Lucky School on Palmerston has been fortunate to have secured garden materials from the Adaptation Fund PEARL Project. CLIMATE CHANGE CI/23060750
School students on Palmerston Islands are developing green fingers.
Lucky School on Palmerston has been fortunate to have
secured garden materials from the Adaptation Fund PEARL Project.
According to the island’s executive officer Arthur Neale, the
materials enabled the construction of a shade garden for the school, which was
built by administration staff on the island.
Students from the school have an extended class every
Thursday morning, learning about gardening which is taken by the agriculture
officer on Palmerston.
Thus far, students are growing cabbages, string beans,
bokchoi and cucumbers.
They also have vanilla vines growing in planters and other
crops planted in food cubes.
Neale said he is overly excited and proud of the results
achieved so far and further stated, “the chipper received by the school is the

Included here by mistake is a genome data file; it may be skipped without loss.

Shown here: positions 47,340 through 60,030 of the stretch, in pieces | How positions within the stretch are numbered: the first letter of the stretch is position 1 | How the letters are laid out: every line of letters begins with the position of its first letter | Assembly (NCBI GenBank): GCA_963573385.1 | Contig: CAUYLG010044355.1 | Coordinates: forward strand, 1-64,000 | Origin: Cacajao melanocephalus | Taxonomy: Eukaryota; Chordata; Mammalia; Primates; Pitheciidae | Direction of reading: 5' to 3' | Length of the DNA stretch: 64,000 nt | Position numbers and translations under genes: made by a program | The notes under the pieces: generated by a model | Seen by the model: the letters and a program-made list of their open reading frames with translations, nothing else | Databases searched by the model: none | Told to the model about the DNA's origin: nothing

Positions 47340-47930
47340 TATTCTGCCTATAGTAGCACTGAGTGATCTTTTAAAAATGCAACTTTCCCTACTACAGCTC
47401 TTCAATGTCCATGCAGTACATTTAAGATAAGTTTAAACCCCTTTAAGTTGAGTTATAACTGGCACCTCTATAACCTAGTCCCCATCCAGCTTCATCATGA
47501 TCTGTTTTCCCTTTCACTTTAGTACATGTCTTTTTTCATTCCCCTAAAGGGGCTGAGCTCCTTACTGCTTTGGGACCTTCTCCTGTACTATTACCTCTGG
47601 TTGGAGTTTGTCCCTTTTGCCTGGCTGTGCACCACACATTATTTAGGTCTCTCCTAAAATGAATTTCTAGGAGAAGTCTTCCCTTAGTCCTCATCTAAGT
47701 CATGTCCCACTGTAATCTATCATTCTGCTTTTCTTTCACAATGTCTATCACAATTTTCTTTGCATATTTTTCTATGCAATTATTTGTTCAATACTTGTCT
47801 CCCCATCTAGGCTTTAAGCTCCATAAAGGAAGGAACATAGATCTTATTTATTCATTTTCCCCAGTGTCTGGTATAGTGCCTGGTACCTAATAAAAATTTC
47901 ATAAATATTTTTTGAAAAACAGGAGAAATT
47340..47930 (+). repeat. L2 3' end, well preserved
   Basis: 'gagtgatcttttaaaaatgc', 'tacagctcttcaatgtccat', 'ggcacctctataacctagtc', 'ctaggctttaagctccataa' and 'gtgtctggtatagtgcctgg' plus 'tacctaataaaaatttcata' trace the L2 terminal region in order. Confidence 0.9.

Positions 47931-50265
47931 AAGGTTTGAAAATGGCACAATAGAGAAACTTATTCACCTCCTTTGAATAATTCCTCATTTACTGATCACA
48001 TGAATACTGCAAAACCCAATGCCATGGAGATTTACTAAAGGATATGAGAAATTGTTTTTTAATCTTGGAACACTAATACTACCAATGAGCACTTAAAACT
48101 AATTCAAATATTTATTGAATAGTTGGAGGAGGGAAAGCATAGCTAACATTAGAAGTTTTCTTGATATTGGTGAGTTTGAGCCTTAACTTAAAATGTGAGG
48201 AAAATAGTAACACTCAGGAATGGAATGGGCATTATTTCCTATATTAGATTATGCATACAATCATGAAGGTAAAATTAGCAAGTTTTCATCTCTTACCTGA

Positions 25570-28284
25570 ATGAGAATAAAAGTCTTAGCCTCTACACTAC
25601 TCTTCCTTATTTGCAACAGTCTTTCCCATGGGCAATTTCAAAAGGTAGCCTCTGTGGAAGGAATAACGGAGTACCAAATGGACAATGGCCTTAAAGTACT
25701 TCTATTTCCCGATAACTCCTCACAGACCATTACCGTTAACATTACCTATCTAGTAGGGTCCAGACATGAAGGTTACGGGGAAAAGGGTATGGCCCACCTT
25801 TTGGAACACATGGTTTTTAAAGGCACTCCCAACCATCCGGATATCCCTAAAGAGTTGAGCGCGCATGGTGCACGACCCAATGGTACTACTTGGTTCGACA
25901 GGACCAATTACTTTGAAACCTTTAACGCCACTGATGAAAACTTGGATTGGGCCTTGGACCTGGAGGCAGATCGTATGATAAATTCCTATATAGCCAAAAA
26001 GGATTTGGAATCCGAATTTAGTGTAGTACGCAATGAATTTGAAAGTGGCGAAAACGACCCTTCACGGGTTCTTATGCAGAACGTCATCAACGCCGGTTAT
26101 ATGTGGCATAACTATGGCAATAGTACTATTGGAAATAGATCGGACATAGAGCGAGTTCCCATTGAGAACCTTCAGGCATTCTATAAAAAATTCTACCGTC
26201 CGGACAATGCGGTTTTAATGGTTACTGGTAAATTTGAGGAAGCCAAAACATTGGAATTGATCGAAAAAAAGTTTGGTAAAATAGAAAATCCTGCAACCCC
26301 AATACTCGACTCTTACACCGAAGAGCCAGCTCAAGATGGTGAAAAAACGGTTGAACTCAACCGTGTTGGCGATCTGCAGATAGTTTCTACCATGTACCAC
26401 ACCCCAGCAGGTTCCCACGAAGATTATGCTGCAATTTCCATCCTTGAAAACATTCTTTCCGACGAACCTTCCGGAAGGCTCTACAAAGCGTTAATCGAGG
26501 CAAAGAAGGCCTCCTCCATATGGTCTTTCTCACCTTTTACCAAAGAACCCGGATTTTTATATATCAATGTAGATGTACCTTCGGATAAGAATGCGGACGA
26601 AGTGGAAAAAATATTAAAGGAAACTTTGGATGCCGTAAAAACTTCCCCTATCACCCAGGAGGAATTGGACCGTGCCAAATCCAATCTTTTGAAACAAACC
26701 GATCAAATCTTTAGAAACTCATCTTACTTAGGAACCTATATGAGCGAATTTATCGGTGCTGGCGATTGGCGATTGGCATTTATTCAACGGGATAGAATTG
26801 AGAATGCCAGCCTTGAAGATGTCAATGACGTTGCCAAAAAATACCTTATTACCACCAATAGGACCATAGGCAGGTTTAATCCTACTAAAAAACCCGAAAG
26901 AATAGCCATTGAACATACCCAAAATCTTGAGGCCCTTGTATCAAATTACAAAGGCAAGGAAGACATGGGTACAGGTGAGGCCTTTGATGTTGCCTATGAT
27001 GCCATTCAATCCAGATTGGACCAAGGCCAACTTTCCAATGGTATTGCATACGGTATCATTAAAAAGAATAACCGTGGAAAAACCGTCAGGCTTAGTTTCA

key to the healthy crops from all the composting added to the soil, enhancing
growth to the plants.”
The school is also looking at experimenting with other crops
in the future.
Palmerston Island has about 30 inhabitants. It has no
airport or airline services and takes about two days to reach from Rarotonga by
boat. It also has a colourful backstory.
Although Captain Cook landed on the island in 1777, it was
in 1863 that William Marsters, a ship’s carpenter and barrel maker, arrived on
Palmerston from Manuae with two Polynesian wives.
He took a third wife and had a large family of some 23
children, whose descendants now inhabit Palmerston. As a result, Palmerston
Island is the only island in the Cook Islands for which English is the native